2) DisclosureShare all positive and negative information publicly
3) Stakeholder participationEngage those interested in your activities
4) RelevanceShare information that stakeholders deem relevant
5) ClarityShare information that is easily understood and easily obtained
6) CredibilityShare positive and negat ive i nformation that supports informed stakeholder decision making and has a history of operating with integrity
7) AccuracyShare information that is truthful, objective, reliable and complete. 
Here is where you can find more information.

AVOID INSTANT GRATIFICATION - RESIST TEMPTATION. Many of us have at least one cell phone or tablet with us at all times and sometimes multi-tasking can seem necessary, but it  can definitely be a safety risk. The Agricultural Safety Awareness Program offers three tips to help us stay safe while operating our business in the technology age: 
1)  Avoid answering your phone if you're working on equipment with moving parts
2)  Turn off farm equipment if you have to step away to use your phone
3) Use your voicemail - you can always check your messages later 
Additional life-saving tips can be found online at this link.

BOOK REVIEW: 15 SECRETS SUCCESSFUL PEOPLE KNOW ABOUT TIME MANAGEMENT.  Entrepreneur and New York Times best-selling author Kevin Kruse surveyed and interviewed billionaires, Olympic athletes, straight-A students and more than 200 entrepreneurs to uncover their secrets to extreme productivity. This book contains his findings and a "Discover Your Time Personality" quiz with over 100 time management quotes. Readers will learn what millionaires use in lieu of a to-do list, how to identify real priorities and a simple "E-3C system" that can double productivity. The book has reading material applicable for everyone; from business people to those managing a household to teens hooked on social media.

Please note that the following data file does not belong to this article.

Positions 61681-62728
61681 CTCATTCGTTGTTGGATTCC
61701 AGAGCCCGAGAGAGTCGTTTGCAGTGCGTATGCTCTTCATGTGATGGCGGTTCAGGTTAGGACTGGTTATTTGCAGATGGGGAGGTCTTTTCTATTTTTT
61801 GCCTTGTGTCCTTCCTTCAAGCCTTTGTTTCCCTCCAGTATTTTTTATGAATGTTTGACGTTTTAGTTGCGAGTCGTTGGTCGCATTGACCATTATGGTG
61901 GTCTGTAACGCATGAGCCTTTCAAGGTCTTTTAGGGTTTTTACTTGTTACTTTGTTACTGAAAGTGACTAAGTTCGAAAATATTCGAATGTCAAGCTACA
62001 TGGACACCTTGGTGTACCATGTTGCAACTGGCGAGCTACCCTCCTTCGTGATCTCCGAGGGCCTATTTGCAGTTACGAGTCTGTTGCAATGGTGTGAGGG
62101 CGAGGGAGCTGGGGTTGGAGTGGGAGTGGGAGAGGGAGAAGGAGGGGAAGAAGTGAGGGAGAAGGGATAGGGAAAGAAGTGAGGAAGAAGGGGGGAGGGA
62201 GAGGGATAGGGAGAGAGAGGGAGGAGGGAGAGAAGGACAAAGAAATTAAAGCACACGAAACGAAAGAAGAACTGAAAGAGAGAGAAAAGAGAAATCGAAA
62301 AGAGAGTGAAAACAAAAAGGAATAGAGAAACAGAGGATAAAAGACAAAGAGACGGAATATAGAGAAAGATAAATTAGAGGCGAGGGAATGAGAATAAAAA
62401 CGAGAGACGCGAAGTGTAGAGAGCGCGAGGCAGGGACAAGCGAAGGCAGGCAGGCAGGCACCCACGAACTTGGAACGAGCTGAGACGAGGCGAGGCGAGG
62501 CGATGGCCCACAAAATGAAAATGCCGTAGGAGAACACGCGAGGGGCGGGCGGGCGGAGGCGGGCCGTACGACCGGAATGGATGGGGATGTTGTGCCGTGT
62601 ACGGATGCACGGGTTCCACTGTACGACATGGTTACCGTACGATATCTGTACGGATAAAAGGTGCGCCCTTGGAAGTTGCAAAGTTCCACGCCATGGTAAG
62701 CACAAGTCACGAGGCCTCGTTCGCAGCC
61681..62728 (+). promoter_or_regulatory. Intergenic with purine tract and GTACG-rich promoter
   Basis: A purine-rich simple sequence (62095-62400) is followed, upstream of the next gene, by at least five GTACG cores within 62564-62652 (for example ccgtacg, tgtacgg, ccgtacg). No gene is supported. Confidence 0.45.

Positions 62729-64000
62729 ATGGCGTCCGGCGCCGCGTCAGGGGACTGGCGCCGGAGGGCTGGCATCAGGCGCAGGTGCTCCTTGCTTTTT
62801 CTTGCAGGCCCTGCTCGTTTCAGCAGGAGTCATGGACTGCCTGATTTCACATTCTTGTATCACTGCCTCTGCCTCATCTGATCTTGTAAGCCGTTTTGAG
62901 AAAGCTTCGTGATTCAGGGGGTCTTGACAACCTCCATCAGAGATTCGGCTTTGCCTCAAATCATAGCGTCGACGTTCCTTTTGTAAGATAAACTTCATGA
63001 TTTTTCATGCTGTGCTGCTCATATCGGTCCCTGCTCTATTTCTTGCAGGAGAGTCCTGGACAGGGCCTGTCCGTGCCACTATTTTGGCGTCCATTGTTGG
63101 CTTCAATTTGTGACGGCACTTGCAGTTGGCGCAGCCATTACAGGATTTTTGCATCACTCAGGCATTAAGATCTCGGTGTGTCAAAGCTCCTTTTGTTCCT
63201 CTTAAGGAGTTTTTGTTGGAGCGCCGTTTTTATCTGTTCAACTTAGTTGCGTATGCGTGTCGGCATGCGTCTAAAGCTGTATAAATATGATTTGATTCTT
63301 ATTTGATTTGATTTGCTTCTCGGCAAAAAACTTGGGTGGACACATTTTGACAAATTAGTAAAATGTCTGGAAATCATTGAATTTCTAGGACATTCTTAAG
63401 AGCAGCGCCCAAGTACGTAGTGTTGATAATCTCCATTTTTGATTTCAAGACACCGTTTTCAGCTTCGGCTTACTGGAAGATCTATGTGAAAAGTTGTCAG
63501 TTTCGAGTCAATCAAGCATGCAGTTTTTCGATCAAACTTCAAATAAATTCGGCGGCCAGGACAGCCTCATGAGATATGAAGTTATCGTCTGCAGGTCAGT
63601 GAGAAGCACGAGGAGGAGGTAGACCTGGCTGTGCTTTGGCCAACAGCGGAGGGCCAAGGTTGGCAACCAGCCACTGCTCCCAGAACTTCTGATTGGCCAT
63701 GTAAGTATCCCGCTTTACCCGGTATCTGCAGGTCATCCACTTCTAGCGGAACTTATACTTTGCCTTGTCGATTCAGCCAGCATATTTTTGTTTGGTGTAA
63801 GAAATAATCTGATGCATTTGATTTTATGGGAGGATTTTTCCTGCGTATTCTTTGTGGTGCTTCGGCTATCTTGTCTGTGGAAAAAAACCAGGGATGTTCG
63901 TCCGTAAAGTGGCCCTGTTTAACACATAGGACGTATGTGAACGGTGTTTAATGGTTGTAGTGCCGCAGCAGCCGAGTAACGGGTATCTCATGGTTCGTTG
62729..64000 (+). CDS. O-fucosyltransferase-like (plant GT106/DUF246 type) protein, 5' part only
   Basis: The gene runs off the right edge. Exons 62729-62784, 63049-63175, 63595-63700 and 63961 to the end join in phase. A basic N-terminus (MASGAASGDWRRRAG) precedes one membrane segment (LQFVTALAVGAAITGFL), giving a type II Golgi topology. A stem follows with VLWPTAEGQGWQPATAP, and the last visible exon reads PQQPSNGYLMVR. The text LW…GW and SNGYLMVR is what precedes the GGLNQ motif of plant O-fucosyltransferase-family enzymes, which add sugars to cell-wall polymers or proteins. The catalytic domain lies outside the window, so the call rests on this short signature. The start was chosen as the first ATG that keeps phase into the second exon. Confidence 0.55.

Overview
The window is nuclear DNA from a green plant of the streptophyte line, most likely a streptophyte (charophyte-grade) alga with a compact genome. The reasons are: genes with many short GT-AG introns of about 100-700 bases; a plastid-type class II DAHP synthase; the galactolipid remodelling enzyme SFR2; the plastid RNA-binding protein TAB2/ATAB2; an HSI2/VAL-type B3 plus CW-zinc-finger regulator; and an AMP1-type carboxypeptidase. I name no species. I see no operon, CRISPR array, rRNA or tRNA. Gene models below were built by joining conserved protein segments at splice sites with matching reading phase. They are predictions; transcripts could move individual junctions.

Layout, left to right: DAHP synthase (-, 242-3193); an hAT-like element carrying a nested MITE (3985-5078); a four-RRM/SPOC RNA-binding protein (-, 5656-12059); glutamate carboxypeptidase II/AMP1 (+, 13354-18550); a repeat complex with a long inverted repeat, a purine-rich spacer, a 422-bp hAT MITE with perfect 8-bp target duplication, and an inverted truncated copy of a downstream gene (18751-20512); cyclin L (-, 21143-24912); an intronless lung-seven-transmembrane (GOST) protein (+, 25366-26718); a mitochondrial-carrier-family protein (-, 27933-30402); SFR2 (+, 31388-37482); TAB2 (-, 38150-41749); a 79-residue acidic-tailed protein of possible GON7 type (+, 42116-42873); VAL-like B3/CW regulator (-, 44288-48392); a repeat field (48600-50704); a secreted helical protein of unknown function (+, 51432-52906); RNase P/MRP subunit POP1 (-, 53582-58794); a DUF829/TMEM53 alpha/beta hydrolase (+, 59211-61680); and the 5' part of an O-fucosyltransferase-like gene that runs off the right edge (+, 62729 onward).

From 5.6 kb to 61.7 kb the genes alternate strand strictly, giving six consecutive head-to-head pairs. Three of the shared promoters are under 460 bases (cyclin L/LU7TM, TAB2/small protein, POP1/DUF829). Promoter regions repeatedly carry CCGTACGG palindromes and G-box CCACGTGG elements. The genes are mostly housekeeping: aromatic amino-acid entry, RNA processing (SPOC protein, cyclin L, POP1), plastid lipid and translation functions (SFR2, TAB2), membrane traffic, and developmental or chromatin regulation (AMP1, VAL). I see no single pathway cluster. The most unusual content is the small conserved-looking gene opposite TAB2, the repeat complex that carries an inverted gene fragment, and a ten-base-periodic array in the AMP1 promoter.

"Success is to be measured not so much by the position that one has reached in life 
as by the obstacles which he has overcome." - Booker T. Washington
A BIG Thank You...    
TO OUR PDPW SPONSORS who  support continuous improvement for the dairy industr y. T hey believe in producer leadership and place a high value on lifelong  education for those involved in the dairy industry. We deeply respect their commitment to PDPW and the members we have the honor to serve. It is by this partnership that we c ontinu e to build a strong industry filled with capable professionals. Click  HERE  to see a list of our sponsors. If you interact with any of these companies, please thank them for supporting PDPW! 

If you or a company you know is interested in participating as a sponsor, please contact our team member at or call 800-947-7379.